A sore spot among gun rights advocates are United Nations treaties about firearms. Why? Because the U.N. has an unpleasant history of being an anti-gun zone that would like to clamp down and get rid of Americans’ Second Amendment rights. So, any talk of entering treaties in the U.N. having to do with guns is bad news, to say the least.
Fortunately, though, President Trump made an announcement which is good news about this issue. On Friday, April 26, 2019, President Trump announced that he is going to “unsign” the United Nations Arms Trade Treaty. The NRA’s Institute for Legislative Action had this to say about it:
President Trump’s action effectively withdraws the United States from the most comprehensive effort towards international gun control.
Much of the intervening coverage on the ATT has focused on how the treaty did or did not constrain U.S. arms sales abroad, but many average law-abiding gun owners may be questioning how the treaty could or couldn’t have affected them.
NRA’s complaints regarding the treaty have always been based on its potential effect on law-abiding American gun owners. Those complaints have focused on the treaty’s requirements for end use verification, its sometimes-unintelligible vagueness, its ability to be amended without the consensus of all parties, and its proponents repeated refusals to clarify that it has no effect on the possession of small arms by civilians in the United States.
The NRA continues,
Perhaps the easiest way to understand the future danger the ATT posed to U.S. gun owners is the complete refusal by proponents of the treaty to limit its application to civilian arms. NRA and other opponents of the treaty repeatedly asked for a carve-out in the treaty, yet those requests were flatly denied. If the treaty’s proponents had no intention of limiting American gun ownership, why resist such a limitation to the text of the treaty?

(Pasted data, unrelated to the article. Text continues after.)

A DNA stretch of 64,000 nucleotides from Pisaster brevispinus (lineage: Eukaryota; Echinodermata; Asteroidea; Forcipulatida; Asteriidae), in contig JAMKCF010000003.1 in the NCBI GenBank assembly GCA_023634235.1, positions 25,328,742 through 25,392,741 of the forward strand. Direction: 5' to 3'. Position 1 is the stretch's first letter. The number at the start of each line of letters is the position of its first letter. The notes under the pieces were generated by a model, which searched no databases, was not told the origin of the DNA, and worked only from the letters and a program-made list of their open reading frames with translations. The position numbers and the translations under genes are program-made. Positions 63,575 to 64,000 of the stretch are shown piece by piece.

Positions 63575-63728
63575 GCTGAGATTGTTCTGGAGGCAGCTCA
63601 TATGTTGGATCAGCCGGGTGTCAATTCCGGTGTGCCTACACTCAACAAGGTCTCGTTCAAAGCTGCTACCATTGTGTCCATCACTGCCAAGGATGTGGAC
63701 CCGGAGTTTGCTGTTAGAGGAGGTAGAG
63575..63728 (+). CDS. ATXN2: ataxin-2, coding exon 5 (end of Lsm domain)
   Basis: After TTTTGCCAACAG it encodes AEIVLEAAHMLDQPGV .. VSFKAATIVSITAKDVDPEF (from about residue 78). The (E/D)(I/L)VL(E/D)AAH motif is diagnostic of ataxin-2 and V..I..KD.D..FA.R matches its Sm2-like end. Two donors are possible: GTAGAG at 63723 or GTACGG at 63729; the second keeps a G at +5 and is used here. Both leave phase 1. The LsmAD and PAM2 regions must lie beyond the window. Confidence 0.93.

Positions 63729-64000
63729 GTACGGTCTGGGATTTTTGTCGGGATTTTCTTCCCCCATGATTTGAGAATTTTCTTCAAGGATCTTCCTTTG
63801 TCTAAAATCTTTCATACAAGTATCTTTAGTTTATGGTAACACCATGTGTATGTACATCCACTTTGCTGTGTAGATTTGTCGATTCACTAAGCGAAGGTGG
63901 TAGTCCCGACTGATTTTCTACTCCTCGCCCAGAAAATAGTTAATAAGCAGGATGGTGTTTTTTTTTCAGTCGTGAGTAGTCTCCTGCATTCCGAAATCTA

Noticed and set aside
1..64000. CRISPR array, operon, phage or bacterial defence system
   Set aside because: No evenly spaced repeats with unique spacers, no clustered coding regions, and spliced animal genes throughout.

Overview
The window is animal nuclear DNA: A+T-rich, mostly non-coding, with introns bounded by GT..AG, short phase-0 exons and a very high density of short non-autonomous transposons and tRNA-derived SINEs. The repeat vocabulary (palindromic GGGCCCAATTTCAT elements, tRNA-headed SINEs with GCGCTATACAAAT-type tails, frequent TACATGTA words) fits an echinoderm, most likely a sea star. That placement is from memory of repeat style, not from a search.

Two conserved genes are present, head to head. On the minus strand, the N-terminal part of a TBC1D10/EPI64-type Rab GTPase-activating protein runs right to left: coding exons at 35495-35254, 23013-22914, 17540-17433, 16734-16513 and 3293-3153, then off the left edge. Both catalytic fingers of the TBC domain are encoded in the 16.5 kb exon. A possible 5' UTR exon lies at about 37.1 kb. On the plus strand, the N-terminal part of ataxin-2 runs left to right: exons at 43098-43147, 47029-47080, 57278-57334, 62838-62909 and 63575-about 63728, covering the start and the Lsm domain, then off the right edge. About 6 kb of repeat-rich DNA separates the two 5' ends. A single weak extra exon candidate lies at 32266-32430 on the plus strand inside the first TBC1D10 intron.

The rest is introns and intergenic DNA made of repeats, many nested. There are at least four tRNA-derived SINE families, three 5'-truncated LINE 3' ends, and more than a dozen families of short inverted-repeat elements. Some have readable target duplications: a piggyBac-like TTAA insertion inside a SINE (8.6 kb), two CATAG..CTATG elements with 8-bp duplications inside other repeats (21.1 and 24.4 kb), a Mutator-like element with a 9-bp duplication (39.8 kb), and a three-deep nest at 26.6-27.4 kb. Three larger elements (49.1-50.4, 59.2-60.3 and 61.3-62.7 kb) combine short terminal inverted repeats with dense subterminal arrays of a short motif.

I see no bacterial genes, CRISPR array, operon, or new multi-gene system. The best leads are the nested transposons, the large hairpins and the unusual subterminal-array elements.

Instead, the treaty included language in its preamble that treaty parties be “mindful of the legitimate trade and lawful ownership, and use of certain conventional arms for recreational, cultural, historical, and sporting activities, where such trade, ownership and use are permitted or protected by law.” A careful read will show that the use of arms for individual and collective defense is notably missing from this statement, and the statement creates no limitation and is really only an aspirational provision.
Essentially, withdrawing from this treaty is a major blow to those who would like to use the United Nations to force gun control on the entire world, including U.S. citizens. Withdrawing from the treaty is a step away from a total gun control situation and is a step in the right direction.
So, while you may not notice any changes to how you live your day-to-day life with your firearms, unsigning this treaty is a move in the right direction.